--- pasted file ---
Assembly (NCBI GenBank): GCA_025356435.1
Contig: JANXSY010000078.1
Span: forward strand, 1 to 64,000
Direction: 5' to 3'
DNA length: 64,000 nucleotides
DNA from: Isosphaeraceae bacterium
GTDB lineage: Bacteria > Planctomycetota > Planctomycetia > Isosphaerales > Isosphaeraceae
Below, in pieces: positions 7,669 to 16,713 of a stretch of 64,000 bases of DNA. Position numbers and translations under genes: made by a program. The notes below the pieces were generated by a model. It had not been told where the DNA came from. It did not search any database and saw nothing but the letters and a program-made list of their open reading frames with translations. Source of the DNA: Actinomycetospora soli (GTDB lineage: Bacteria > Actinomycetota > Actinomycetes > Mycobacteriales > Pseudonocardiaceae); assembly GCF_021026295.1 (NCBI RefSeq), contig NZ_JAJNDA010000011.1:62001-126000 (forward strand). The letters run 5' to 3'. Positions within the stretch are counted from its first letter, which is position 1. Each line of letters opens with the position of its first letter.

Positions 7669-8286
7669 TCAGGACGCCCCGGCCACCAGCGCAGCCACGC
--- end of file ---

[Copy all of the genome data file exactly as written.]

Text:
Assembly (NCBI GenBank): GCA_025356435.1
Contig: JANXSY010000078.1
Span: forward strand, 1 to 64,000
Direction: 5' to 3'
DNA length: 64,000 nucleotides
DNA from: Isosphaeraceae bacterium
GTDB lineage: Bacteria > Planctomycetota > Planctomycetia > Isosphaerales > Isosphaeraceae
Below, in pieces: positions 7,669 to 16,713 of a stretch of 64,000 bases of DNA. Position numbers and translations under genes: made by a program. The notes below the pieces were generated by a model. It had not been told where the DNA came from. It did not search any database and saw nothing but the letters and a program-made list of their open reading frames with translations. Source of the DNA: Actinomycetospora soli (GTDB lineage: Bacteria > Actinomycetota > Actinomycetes > Mycobacteriales > Pseudonocardiaceae); assembly GCF_021026295.1 (NCBI RefSeq), contig NZ_JAJNDA010000011.1:62001-126000 (forward strand). The letters run 5' to 3'. Positions within the stretch are counted from its first letter, which is position 1. Each line of letters opens with the position of its first letter.

Positions 7669-8286
7669 TCAGGACGCCCCGGCCACCAGCGCAGCCACGC